In a condensation reaction, two molecules join to form a larger molecule and a small, stable molecule such as H2O or HCl. For example, ethyl acetate, CH3COOCH2CH3, is formed when acetic acid reacts with ethanol in the presence of an acid catalyst:
In general, condensation of a carboxylic acid and an alcohol produces an ester.
Condensation reactions are reversible: not all reactant molecules are converted to product molecules and, if product molecules are mixed, some reactant molecules form. The reverse reaction of a condensation that produces water is called a hydrolysis reaction. In hydrolysis, water breaks apart into H and OH with H attaching to one part the larger molecule and OH to another: hydrolysis comes from hydro, “water” and lysis, “breaking apart”.
Ethers can be obtained from condensation reactions involving two alcohol molecules. If the two alcohol molecules are the same, a symmetric ether forms. For example, when ethanol is treated with a limited quantity of sulfuric acid and heated to 140 °C, diethyl ether and water are formed:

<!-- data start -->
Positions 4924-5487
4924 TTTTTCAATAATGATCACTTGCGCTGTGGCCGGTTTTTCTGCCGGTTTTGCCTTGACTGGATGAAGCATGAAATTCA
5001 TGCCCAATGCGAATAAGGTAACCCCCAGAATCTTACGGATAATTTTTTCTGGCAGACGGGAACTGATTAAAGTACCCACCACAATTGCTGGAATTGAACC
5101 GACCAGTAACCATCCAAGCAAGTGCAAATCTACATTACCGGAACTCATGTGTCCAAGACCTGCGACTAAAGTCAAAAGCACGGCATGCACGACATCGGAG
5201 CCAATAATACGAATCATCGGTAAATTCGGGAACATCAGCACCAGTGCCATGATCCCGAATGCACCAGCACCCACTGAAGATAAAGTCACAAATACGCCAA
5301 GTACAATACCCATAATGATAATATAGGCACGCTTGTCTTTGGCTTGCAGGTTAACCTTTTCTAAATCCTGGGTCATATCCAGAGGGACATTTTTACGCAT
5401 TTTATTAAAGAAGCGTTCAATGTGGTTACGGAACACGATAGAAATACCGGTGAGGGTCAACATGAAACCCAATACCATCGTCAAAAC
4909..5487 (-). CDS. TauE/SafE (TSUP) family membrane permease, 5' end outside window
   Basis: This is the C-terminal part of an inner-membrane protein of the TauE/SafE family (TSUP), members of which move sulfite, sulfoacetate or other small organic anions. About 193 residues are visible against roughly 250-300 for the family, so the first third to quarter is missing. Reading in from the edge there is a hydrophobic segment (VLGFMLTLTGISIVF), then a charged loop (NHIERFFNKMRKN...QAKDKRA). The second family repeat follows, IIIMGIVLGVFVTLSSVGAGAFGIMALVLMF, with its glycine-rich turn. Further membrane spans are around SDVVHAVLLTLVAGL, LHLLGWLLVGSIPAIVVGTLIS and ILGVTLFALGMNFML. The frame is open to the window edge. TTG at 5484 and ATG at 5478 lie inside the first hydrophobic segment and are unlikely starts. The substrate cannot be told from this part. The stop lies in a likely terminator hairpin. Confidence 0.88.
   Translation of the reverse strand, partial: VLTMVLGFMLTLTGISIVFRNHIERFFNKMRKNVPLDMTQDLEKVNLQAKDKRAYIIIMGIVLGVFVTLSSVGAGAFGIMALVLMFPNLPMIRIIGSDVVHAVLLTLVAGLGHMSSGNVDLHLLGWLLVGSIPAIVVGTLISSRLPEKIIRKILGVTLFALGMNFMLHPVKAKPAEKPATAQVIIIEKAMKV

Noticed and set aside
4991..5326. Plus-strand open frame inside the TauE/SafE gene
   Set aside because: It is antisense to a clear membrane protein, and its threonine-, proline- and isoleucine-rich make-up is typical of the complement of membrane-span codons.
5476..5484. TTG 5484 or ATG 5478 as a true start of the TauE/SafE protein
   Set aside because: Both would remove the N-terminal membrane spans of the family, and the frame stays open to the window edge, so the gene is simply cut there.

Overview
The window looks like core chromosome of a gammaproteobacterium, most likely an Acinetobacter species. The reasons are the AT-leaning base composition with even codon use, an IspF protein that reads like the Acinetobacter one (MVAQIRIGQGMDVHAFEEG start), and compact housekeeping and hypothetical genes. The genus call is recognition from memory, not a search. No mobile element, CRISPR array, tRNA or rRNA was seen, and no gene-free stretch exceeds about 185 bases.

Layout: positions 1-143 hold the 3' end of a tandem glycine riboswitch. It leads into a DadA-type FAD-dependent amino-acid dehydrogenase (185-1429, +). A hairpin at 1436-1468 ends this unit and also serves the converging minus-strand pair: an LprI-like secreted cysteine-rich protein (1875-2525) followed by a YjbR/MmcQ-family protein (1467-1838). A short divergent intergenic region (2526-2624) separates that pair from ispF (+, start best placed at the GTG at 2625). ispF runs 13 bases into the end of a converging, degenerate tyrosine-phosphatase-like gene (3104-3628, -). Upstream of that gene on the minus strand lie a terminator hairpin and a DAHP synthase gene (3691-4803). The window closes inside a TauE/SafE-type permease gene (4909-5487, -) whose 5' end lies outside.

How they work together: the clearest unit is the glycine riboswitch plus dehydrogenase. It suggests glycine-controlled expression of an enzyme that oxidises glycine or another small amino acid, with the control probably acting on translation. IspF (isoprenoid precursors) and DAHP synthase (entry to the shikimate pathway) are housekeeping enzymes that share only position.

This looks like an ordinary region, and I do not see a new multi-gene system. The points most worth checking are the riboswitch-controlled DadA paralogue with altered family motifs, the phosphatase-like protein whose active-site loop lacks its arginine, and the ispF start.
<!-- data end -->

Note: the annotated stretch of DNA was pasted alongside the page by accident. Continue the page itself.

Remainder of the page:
If the condensation reaction involves two different alcohols, an asymmetric ethers can form. For example:
Alternatively, addition reactions between alkenes and alcohols can form ethers. For example:
Amides can be produced from carboxylic acids and primary or secondary amines (or ammonia) via condensation reactions:
It is through this reaction that amino acids (molecules containing both an amine and a carboxylic acid functional group) link together in a polymer to form peptides and proteins.